It was 5:30 a.m. when I met Steve.  Oh, I’d seen him over there in the corner of Xanadus Bakery (Montecito, CA) most mornings, gabbing and arguing with the novelists, screen play writers and actors, but this morning he stopped and sat down at my table and said, “Every day I see you writing and drawing in that journal of yours.  So what’s your story?  Do you want to be a writer or an artist or hide in your journal?”  That was like Steve, I'd come to learn; cut to the chase.


It was 1981, and I was finishing up at Westmont College.  I’d noticed him on campus previously only because our family car had also been a circa 1970 Blazer with the same giant Stagger Block tires, only Steve’s was a sooped-up and lifted, sans muffler and roll-barred Chevy beast, which roared into campus each morning.  You’d have to be blind and deaf to have missed his entrance at 7:35 each day!


He threw down the gauntlet, “Enroll in my writing class this summer and let’s see what you’ve got.” This wasn’t idle talk.  It was a demand and a challenge to test my mettle, and I’m not one to back down from any challenge. It was the beginning of a lifelong friendship.


It was the only class I’d taken from Steve, and it was after I’d already graduated and had been working full time at Westmont, but he became my mentor and the most influential professor and inspiration in my life to this day.  I still have the paper I wrote and had been required to read aloud, “Back Country Symphony,” when he scowled at me long and hard across the wide expanse of the class discussion table in Reynolds Hall and said, “What the heck are you still doing at Westmont?  You should be writing.”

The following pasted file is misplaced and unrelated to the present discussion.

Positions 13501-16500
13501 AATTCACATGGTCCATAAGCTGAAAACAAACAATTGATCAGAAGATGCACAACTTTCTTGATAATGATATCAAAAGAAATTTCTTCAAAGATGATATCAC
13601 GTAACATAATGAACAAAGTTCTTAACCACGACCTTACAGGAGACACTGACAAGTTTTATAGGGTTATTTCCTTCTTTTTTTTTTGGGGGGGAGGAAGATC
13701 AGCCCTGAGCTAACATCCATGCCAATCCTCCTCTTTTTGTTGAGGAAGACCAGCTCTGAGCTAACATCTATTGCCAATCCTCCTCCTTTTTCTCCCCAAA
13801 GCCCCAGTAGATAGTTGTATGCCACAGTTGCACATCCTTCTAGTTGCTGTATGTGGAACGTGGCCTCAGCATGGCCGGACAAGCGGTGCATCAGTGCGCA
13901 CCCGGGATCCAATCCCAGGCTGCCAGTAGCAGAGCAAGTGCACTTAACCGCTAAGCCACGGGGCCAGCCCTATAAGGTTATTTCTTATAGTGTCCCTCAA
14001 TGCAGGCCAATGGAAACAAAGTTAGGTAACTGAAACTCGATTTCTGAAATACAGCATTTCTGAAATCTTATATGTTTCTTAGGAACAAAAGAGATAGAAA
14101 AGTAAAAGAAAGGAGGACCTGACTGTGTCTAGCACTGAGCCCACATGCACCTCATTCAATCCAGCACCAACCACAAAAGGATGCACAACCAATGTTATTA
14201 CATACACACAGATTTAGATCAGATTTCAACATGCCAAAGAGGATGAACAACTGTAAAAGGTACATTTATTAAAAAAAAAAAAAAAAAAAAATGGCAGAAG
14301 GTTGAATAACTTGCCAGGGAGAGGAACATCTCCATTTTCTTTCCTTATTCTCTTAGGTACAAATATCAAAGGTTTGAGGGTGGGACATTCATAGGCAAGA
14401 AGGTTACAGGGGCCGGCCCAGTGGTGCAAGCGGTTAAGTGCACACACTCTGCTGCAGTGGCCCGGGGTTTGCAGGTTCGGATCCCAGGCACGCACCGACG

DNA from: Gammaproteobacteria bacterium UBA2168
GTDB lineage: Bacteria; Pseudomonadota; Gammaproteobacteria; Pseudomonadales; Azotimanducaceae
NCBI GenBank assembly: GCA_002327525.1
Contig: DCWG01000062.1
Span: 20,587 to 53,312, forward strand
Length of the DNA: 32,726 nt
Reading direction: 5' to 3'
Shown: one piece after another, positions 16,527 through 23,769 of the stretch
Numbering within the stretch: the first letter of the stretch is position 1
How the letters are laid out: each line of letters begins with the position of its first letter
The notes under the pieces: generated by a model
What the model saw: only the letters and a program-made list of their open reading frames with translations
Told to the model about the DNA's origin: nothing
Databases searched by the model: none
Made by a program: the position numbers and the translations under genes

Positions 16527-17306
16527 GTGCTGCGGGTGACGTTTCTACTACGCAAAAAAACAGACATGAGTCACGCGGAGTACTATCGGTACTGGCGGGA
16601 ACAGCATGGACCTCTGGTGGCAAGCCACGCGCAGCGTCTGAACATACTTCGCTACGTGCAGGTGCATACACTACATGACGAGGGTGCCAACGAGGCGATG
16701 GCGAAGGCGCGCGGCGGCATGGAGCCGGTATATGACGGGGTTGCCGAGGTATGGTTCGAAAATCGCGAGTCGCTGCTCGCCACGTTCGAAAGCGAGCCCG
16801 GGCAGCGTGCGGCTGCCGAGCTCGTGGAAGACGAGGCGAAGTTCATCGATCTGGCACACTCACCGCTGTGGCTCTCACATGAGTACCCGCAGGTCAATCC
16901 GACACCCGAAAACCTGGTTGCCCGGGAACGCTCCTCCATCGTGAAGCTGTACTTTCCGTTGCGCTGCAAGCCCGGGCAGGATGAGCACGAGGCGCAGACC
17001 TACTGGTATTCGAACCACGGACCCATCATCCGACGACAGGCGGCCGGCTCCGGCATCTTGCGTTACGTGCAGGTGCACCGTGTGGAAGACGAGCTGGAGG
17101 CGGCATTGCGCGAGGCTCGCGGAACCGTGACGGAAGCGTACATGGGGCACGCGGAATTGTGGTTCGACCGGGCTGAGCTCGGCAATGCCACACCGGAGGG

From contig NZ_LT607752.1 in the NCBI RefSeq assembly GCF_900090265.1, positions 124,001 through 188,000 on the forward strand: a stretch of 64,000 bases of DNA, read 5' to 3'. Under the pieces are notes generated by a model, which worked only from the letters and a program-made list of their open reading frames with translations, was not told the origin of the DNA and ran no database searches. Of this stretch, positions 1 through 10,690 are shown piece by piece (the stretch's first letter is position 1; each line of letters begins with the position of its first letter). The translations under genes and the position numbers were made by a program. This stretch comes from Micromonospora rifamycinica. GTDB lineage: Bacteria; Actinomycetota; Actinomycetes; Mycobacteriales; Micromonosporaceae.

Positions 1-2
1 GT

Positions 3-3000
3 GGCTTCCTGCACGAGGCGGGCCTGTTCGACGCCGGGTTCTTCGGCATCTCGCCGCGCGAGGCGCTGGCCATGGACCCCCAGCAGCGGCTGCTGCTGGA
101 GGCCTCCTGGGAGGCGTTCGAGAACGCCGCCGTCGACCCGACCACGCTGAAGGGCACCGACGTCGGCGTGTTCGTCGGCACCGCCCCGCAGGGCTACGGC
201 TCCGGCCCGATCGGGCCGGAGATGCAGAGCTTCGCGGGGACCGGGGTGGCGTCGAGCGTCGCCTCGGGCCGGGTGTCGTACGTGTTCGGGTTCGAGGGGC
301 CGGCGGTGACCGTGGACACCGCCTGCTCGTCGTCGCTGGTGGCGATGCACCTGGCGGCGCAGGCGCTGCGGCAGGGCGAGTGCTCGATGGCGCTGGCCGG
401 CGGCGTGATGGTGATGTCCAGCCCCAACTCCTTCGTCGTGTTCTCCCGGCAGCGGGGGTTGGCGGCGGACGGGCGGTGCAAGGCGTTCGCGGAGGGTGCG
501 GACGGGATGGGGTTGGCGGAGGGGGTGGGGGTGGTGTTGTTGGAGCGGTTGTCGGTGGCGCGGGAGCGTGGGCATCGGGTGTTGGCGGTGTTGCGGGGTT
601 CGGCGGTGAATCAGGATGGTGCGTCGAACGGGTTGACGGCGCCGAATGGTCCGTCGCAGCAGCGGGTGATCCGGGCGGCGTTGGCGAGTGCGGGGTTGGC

A summer or two later, he and his wife, Terri, moved me into their home, where I lived for a number of years, and Steve mentored me in writing, art, boys and life.  I was one of the very first of what Terri likes to call “Steve’s girls,” but I think she understood that I needed a father figure who loved, encouraged and supported me, because I was a little adrift.  They set me up with a drawing table in my room and a typewriter and told me to write and paint.  He taught me about art history, contemporary art, as well as literature, necessarily including Kafka, Potok, & T.S. Eliott, his favorites in the 1980’s.  He was the first person in my life who really saw me and had shown faith in me, seeing the gifts God had placed in me.


Steve became my second father.  He entrusted me with things that were important to him and while they were in England, the year Ian was born, and he let me drive his truck and take care of his treasured bonsai trees.  I felt so cool in his Blazer, but I must have killed all 20 of those little trees by the time he returned.  I remember being terrified that he would yell at me and turn me out, and I know he was very disappointed, but he taught me the love of a father, and instead of retaliating, he made me Ian’s godmother.